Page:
ENTERTAINMENT
By Sarah Schaffer | July 1, 2004
Local rock Baltimore-based rock outfit Meatjack will cut it up Saturday at the Ottobar. Rwake, Solace and the Devil You Know are also billed. Doors open at 9 p.m. Tickets are $7. The Ottobar is at 2549 N. Howard St. Call 410-662-0069 or visit www.theottobar.com. Ska in Washington Ska-punkers the Daycare Swindlers will skank it up tomorrow at the 9:30 Club in Washington. If you're a fan of DCS, then make sure to catch this show, as it's the last one ever for the D.C.-based band. The Goons, the Shakedowns, the Five Mazeratis and the Overprivileged are also scheduled to rock.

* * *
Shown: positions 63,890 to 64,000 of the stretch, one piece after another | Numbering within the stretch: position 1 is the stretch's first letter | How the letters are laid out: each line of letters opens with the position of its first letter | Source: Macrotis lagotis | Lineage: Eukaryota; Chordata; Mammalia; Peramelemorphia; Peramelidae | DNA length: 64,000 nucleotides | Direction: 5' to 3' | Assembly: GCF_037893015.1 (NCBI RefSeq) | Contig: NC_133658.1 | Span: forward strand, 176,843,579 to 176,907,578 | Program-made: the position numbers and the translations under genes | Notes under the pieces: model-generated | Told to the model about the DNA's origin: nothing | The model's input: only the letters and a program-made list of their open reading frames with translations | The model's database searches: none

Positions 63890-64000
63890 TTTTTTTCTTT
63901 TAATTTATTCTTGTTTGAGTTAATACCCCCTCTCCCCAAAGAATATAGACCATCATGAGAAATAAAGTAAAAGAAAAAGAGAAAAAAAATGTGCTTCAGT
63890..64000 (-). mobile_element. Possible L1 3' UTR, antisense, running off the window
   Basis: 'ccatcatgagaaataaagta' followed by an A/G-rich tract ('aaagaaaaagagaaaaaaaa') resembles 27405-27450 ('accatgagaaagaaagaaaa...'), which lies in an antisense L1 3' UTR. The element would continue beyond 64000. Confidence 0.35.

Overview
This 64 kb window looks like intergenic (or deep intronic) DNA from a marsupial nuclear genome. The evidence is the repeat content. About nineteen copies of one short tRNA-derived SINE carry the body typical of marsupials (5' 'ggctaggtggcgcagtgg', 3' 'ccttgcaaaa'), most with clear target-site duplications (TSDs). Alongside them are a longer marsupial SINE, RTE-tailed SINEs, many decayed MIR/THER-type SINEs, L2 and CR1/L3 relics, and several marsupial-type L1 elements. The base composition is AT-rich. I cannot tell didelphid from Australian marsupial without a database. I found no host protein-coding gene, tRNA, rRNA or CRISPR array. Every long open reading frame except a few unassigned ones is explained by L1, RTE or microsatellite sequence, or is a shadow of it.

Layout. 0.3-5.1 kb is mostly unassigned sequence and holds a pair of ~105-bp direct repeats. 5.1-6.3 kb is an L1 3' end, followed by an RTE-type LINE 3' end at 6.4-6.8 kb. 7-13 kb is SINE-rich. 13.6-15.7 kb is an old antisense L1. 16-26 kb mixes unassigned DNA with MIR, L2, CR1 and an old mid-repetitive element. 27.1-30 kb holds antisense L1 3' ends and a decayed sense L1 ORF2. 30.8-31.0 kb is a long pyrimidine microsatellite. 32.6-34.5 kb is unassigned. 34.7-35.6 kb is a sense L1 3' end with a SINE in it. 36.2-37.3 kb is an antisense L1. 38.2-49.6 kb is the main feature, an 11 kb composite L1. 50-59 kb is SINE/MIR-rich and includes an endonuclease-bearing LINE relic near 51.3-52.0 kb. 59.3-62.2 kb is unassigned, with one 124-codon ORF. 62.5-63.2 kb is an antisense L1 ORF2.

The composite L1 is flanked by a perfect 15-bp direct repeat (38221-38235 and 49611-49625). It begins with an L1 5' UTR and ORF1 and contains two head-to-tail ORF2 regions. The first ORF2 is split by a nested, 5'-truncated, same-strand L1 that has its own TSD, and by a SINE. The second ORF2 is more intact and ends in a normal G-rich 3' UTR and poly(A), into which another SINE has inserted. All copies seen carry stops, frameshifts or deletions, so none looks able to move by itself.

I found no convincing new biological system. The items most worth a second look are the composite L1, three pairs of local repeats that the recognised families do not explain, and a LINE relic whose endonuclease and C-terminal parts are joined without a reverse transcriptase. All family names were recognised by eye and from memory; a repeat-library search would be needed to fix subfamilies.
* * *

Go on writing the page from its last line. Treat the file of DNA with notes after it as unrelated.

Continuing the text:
ENTERTAINMENT
By Chris Kaltenbach, The Baltimore Sun | May 16, 2011
Rockers Collective Soul will headline the concert line-up at September's inaugural Baltimore Grand Prix, organizers announced Monday. A concert stage will be set up at the corner of Howard and Camden streets, with bands playing throughout the three-day run of the race, set for Sept. 2-4. In addition to Collective Soul, scheduled acts include The Bridge, National Bohemian, Jimmie's Chicken Shack and the All Mighty Senators. Ticketholders to the race will be able to gain admission to the concert area at no extra charge.
FEATURES
By Young Chang and Young Chang,SUN STAFF | July 8, 1998